Leur départ pousse les patriarches de leurs Églises à multiplier les voyages au chevet de ces diasporas, et à envisager une nouvelle manière d’accompagner leur Église en dehors de son berceau historique. D’autant que pour faciliter leur obtention d’un visa, nombre de leurs fidèles ont fait jouer le « regroupement familial » et ont donc rejoint des communautés installées de plus ou moins longue date sur plusieurs continents.
En septembre, le patriarche copte-orthodoxe Tawadros a inauguré une église au Japon, puis un monastère de religieuses en Australie. De son côté, le patriarche des chaldéens, Louis Raphaël Sako, s’est employé à resserrer les liens avec ses fidèles, désormais californiens, à San Diego (États-Unis).
« Ils ont d’une part le souci de les encourager à valoriser leur identité – sans créer de ghettos communautaires –, à garder une vie paroissiale centrée sur les traditions d’origine, mais aussi à entretenir des liens avec les communautés restées dans les terres mères », explique Christian Cannuyer, professeur à la faculté de théologie de l’Université catholique de Lille, et directeur de l’association « Solidarité Orient »en Belgique.
« Au-delà, il y a bien sûr une volonté, chez les patriarches, d’inciter les chrétiens au retour, même si ceux qui le font sont rares et que plus l’exil se prolonge, plus cette volonté s’étiole ».A l’occasion d’un voyage « éclair » au Japon fin août, le pape copte-orthodoxe Tawadros II a inauguré, à Kyoto, une église pour « répondre aux besoins pastoraux du nombre croissant de croyants orthodoxes en provenance de l’Égypte, de l’Éthiopie ou encore de l’Érythrée ». Sans en donner le nombre précis, le patriarche d’Alexandrie a tenu à saluer, dès son arrivée sur le sol nippon, « l’ouverture de cette nouvelle Église » asiatique.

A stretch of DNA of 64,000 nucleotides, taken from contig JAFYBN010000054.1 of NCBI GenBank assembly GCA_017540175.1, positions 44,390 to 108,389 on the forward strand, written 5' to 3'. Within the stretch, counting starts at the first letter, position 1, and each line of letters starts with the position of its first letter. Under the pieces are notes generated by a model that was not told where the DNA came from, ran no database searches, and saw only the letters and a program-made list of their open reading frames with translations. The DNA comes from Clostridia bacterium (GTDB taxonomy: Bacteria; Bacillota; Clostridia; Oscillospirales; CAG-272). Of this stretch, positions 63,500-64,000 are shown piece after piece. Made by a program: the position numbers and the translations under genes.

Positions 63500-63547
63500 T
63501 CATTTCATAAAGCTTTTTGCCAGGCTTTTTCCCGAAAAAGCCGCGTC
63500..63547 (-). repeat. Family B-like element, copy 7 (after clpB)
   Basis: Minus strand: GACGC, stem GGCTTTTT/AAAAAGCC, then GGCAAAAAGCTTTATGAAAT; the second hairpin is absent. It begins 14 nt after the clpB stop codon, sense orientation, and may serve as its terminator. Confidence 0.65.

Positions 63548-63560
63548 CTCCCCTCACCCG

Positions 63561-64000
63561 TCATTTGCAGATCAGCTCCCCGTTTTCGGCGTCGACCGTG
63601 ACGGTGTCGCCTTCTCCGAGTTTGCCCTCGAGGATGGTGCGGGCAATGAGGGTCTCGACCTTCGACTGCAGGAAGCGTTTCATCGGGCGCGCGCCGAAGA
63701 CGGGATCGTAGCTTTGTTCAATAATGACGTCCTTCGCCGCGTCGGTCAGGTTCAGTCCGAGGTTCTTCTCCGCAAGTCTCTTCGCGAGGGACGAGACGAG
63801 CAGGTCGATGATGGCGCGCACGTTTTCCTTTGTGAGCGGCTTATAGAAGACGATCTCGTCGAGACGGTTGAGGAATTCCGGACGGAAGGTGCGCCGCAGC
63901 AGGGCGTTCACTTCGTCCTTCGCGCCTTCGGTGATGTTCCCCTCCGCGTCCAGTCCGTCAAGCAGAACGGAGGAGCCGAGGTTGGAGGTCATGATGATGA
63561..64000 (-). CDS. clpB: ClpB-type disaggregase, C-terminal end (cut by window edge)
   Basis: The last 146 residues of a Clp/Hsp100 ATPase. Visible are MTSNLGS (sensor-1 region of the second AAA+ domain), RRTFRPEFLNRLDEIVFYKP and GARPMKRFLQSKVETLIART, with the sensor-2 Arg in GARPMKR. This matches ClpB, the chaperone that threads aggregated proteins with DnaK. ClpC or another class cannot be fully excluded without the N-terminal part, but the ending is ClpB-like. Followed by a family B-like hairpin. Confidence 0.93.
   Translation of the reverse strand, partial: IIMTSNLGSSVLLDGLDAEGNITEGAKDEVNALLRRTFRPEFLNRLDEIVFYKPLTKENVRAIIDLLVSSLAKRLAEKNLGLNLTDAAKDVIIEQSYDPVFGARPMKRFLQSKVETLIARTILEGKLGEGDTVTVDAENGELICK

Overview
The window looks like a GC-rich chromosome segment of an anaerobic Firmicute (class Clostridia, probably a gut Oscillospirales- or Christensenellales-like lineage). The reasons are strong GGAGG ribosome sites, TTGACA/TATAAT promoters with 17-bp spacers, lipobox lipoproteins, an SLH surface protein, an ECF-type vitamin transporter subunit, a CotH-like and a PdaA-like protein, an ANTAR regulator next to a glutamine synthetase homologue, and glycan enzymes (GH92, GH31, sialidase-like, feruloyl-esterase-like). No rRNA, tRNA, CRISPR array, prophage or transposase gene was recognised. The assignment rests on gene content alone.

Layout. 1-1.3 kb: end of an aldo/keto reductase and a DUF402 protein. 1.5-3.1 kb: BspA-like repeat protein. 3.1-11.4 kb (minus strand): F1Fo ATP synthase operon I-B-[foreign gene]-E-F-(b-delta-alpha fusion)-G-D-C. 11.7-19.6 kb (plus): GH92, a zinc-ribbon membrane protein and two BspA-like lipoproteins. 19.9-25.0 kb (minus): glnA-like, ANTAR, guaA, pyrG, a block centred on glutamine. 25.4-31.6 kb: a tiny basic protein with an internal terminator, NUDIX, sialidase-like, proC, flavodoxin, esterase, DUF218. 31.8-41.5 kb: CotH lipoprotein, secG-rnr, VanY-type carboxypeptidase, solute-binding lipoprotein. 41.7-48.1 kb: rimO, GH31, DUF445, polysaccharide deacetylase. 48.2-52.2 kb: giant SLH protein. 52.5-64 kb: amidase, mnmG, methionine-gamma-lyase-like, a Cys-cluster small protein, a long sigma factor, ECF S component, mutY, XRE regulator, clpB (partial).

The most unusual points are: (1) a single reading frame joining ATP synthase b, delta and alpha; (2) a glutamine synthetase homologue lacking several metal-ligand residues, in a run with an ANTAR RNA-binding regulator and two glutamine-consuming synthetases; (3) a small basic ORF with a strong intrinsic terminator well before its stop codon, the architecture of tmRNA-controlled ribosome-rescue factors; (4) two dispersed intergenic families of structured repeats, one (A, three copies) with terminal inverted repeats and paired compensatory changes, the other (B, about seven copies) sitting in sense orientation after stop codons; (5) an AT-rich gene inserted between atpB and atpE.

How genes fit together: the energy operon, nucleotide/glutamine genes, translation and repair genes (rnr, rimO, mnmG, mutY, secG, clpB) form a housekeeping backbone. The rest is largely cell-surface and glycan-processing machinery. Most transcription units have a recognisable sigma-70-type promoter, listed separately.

« Les patriarches non-catholiques ont une latitude beaucoup plus grande pour lancer des démarches, créer des diocèses ou des paroisses dans les diasporas », note Christian Cannuyer.
Le pape copte a ensuite repris l’avion en direction de l’Australie, où il a notamment inauguré à Melbourne un nouveau monastère – Al-Malak Michael Monastery – samedi 9 septembre, et un gratte-ciel de 44 étages, la « Eporo Tower », co-financée par l’Église copte-orthodoxe australienne. L’occasion, pour lui, de réaffirmer aux 120 000 fidèles de la troisième plus grande communauté copte au monde – derrière l’Égypte et les États-Unis – « qu’il ne les oublie pas ».
Dans d’autres Églises orientales plus menacées, les rapports entre le « centre » historique et la périphérie sont parfois plus tendus.
Aux États-Unis, l’Irakien Louis Raphaël Sako, patriarche de Babylone des chaldéens, a été reçu, fin août, par plusieurs groupes de jeunes du diocèse de Saint-Pierre à San Diego. Une visite cruciale pour son Église durant laquelle il a réaffirmé la nécessité de « créer des ponts » avec la jeunesse irakienne.
« La possibilité d’une extinction, ou bien d’une réduction de la communauté chrétienne à une proportion vraiment restreinte en Irak, n’est plus de l’ordre de l’hypothèse angoissée, mais d’un avenir assez proche », rappelle Christian Cannuyer.
Le patriarche a multiplié, ces derniers mois, les appels - notamment à l’égard des fidèles originaires de Mossoul et des villes de la plaine de Ninive, libérées du joug djihadiste - « à reprendre rapidement leurs terres avant que d’autres ne s’en emparent » pour retrouver « leur identité et leur héritage ».

Avec Saint-Thomas-l’Apôtre à Détroit, Saint-Pierre-l’Apôtre à San Diego est l’un des plus importants diocèses chaldéens du pays : à eux deux, ils regroupent environ 170 000 fidèles répartis en quinze communautés. Leur solidarité avec leurs frères restés en Irak est une clé de l’avenir de l’Église chaldéenne.
Cette visite était également symbolique pour le patriarche. Le diocèse de San Diego a en effet été le théâtre, en 2014, d’une grave crise. Plusieurs de ses responsables avaient encouragé l’émigration de nombreux fidèles d’Irak, mais aussi de prêtres et de religieux, sans l’autorisation de leurs supérieurs. Catastrophé par ce qu’il considérait comme un mauvais signal à l’intention des fidèles, le patriarche Sako s’est engagé dans un bras de fer avec eux, menaçant de les suspendre de leur ministère s’ils ne rentraient pas en Irak.